A new piece of legislation introduced in the City Council would obligate Mayor Bill de Blasio’s office to notify tenants of the troubled New York City Housing Authority of their right to avoid a rent increase.
The bill, put up yesterday by Bronx Councilman Ritchie Torres, would encourage public housing residents who have gotten a new job or a raise to take advantage of the federal Earned Income Disallowance program. Rents at NYCHA, like all public housing authorities, are capped at 30 percent of a household’s monthly income—and EID allows participating tenants to keep their rents at the old, lower level for one year after they receive a pay bump.
“EID might be the most important rent freeze you never heard of,” Torres, who chairs the Committee on Public Housing, told the Observer in a phone interview. “The problem has been a persistent lack of public awareness, resulting from a persistent failure of the city to educate residents.”
For decades, the rent formula for public housing has effectively penalized tenants for earning more money, as it meant they would have to pay out more for their apartment. The federal government established EID in 1999 to eliminate this disincentive, with HUD making up the difference for the revenue lost to public housing authorities.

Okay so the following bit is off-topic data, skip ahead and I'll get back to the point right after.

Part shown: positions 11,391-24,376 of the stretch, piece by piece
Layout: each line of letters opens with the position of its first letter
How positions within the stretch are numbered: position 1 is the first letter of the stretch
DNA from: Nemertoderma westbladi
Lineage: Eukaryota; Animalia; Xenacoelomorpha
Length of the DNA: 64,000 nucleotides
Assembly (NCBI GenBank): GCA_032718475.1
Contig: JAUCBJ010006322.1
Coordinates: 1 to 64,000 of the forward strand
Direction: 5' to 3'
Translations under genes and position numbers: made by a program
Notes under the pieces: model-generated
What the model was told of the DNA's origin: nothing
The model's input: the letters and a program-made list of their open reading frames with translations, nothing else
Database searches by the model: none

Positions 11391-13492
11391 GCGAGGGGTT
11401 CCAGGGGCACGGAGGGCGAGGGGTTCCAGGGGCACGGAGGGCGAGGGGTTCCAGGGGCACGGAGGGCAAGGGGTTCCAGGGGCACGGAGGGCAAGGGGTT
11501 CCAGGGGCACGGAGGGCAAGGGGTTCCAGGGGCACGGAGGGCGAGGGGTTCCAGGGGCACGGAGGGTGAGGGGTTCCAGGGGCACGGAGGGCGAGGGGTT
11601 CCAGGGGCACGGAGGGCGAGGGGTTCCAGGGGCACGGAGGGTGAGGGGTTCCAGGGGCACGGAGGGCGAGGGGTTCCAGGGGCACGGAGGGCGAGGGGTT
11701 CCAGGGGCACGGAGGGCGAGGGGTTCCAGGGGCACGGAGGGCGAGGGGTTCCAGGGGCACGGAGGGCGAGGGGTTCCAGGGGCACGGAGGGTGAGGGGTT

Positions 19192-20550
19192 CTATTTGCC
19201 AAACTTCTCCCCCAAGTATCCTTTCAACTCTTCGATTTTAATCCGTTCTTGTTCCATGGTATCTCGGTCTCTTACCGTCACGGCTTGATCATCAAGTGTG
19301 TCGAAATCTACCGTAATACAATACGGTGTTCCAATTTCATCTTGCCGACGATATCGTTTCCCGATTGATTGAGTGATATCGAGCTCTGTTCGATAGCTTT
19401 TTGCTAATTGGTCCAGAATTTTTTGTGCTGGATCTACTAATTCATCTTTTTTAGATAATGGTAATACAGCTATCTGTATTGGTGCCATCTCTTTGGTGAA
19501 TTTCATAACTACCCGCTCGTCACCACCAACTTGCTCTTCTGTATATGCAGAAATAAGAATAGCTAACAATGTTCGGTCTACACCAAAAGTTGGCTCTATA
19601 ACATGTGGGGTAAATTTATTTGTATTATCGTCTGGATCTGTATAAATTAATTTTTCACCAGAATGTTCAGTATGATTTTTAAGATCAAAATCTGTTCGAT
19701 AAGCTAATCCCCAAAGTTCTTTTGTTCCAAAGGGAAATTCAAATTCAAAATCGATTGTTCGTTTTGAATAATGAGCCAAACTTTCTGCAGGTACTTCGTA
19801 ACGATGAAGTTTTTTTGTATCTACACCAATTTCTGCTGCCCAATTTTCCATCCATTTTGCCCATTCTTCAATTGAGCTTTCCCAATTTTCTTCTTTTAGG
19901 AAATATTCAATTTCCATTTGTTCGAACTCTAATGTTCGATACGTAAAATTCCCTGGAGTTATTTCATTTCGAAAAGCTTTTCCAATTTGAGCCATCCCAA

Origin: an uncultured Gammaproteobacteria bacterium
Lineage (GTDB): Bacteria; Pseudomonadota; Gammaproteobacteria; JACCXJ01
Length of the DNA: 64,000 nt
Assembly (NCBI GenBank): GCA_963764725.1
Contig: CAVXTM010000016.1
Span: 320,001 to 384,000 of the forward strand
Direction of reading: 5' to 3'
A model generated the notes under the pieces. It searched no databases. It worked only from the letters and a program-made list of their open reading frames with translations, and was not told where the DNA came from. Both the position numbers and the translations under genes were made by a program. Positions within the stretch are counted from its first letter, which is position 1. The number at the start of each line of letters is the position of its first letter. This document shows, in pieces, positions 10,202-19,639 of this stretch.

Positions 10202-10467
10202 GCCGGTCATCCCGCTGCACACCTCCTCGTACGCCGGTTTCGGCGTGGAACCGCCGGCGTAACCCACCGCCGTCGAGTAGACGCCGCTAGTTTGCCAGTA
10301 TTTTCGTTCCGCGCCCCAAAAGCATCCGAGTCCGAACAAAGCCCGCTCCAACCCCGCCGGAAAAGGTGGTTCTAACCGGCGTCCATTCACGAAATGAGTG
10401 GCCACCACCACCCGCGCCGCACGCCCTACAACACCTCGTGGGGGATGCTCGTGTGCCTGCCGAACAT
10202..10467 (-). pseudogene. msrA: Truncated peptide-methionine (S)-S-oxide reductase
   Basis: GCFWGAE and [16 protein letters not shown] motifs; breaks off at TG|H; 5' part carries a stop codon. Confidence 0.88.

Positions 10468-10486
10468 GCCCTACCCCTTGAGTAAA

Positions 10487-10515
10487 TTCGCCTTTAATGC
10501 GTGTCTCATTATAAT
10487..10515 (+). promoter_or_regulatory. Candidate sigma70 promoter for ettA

Housing Opportunity Through Modernization Act of 2016 officially abolished EID. But since the federal Department of Housing and Urban Development has not issued guidelines for how to implement the new policy, the program remains in effect in the interim.
Torres said just a tiny fraction of NYCHA’s nearly half-million residents had signed up for the program. He noted the city had launched phone banking and ad campaigns to promote the Senior Citizen Rent Increase Exemption and the Disability Rent Increase Exemption, two New York State programs that allow tenants of stabilized apartments to freeze their rent.
His bill calls for the de Blasio administration to replicate those efforts for EID.
“It builds on a long standing tradition of outreach to New Yorkers in need of rent freezes,” he said. “I’m confident that the bill will pas because it’s common sense legislation.”
Bronx Councilman Rafael Salamanca and Manhattan Councilman Daniel Garodnick have co-sponsored the measure. NYCHA told the Observer it would review the bill before rendering a position.
“NYCHA is committed to expanding economic opportunities for its residents and connecting them to services and programs to help them achieve their financial goals,” a spokesperson said.